Are we seeing the death of the password?6
Posted on 5th Sep 2011 by Ray Wizbowski
Joey Muniz (The Security Blogger) wrote recently about how it is becoming increasingly straightforward for potential hackers to find out your passwords, due to the predictable nature of way people select a password.
This useful cartoon from xkcd shows how easy it can be to obtain passwords, also suggesting a simple way in which to boost your security.
I absolutely agree with Joey’s statement that you need two-factor authentication in order to safeguard your data in today’s world. Usernames and passwords are free, but you get what you pay for – and effective security is not usually free.
The challenge lies in the fact that most companies are afraid of the cost and difficulty of rolling out a more secure authentication solution. But in reality the real question should be ‘what is the cost of not moving to strong authentication?’
McAfee recently revealed that 72 different organizations around the world have been victims of cyber-spying. With attacks likely to increase, it is important to note that strengthening your access controls ensures that you have a higher level of security for all those who are attempting to access the network.
Microsoft has made some progress in helping support strong authentication by incorporating the support of smart cards into both Windows 7 and Server 2008, and there are easy downloads to upgrade earlier versions. But one of the most important things that companies need to consider is risk-appropriate authentication levels. This simply means making sure you have the right level of security for your organizational level. By implementing risk-appropriate authentication for users who do not need access to sensitive information (remote sales persons, contractors) a company could use OTP authentication that is stronger than username and password, but only provides access.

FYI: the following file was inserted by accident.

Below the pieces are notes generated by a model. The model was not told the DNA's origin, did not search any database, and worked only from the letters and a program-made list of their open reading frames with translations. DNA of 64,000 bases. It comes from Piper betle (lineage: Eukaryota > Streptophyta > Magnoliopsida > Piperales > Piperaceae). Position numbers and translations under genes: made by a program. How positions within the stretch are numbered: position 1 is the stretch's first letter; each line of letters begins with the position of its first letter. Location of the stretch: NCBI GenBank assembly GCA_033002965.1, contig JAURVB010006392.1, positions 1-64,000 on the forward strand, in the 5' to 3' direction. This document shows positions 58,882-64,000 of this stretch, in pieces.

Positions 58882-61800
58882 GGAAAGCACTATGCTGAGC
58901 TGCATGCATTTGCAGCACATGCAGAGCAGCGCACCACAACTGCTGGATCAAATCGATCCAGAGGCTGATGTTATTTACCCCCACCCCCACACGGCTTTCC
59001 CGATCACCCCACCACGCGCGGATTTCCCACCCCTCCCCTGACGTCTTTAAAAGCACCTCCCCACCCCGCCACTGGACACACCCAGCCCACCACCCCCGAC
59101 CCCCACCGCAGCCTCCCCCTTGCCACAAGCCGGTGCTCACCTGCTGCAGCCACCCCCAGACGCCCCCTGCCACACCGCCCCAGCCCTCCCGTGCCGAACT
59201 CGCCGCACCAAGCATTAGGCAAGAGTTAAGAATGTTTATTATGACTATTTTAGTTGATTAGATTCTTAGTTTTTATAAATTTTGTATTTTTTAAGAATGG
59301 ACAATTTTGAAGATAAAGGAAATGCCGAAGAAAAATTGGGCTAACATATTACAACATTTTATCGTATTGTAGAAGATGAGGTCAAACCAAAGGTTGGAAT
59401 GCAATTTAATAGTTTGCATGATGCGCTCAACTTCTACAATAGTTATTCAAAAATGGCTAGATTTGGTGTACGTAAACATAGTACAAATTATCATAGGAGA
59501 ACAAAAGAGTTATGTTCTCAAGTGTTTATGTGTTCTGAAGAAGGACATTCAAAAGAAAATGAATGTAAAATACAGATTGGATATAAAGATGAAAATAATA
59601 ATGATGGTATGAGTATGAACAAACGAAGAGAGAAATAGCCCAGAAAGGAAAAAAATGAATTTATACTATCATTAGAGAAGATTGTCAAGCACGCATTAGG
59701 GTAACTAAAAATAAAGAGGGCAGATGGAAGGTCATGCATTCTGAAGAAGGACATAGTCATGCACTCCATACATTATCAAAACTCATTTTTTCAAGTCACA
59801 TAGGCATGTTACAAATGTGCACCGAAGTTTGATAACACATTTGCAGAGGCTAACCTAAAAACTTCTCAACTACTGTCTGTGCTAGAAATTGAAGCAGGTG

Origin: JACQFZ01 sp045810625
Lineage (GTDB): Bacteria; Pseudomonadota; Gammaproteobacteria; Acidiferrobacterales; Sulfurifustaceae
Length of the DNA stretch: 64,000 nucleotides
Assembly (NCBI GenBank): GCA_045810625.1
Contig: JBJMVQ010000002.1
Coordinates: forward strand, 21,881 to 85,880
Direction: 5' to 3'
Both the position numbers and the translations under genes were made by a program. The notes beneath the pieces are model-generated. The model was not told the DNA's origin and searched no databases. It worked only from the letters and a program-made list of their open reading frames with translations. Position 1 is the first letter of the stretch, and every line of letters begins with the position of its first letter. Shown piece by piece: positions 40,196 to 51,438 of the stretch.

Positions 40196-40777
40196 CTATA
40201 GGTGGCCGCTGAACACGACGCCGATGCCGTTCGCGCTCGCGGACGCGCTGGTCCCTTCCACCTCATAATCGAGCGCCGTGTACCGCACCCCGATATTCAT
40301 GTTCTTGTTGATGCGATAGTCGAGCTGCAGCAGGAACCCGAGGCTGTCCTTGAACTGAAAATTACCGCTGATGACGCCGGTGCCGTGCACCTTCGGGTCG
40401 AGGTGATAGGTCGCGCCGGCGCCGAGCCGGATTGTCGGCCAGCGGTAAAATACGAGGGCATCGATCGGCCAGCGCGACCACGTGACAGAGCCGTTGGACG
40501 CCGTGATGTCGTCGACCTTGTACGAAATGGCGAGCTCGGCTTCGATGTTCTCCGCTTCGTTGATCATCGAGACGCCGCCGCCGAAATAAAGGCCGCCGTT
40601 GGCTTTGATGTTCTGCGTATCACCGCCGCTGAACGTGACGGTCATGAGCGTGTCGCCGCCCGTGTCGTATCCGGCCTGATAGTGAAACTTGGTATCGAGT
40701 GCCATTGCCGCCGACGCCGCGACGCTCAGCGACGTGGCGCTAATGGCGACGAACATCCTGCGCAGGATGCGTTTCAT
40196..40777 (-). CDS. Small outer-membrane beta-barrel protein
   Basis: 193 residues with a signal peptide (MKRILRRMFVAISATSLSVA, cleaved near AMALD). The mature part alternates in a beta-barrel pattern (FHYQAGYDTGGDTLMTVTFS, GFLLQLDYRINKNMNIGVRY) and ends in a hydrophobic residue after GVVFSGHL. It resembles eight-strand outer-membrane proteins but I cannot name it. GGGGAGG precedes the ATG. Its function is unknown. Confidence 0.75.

For users who have greater access privileges and depend on communication or the transfer of confidential information (legal, executives or board members) companies should think about migrating to certificate-based or PKI authentication. With Microsoft’s support, this type of authentication comes with additional benefits like email encryption and digital signature. Once enabled, it is as easy as clicking a button in Outlook to send an encrypted email to another person within the same trust framework. The process is equally as simple for digitally signing a document or Excel spreadsheet.
Companies need to take a hard look at who has access to what and must move the higher level users to a stronger form of authentication. To do anything less would be irresponsible.
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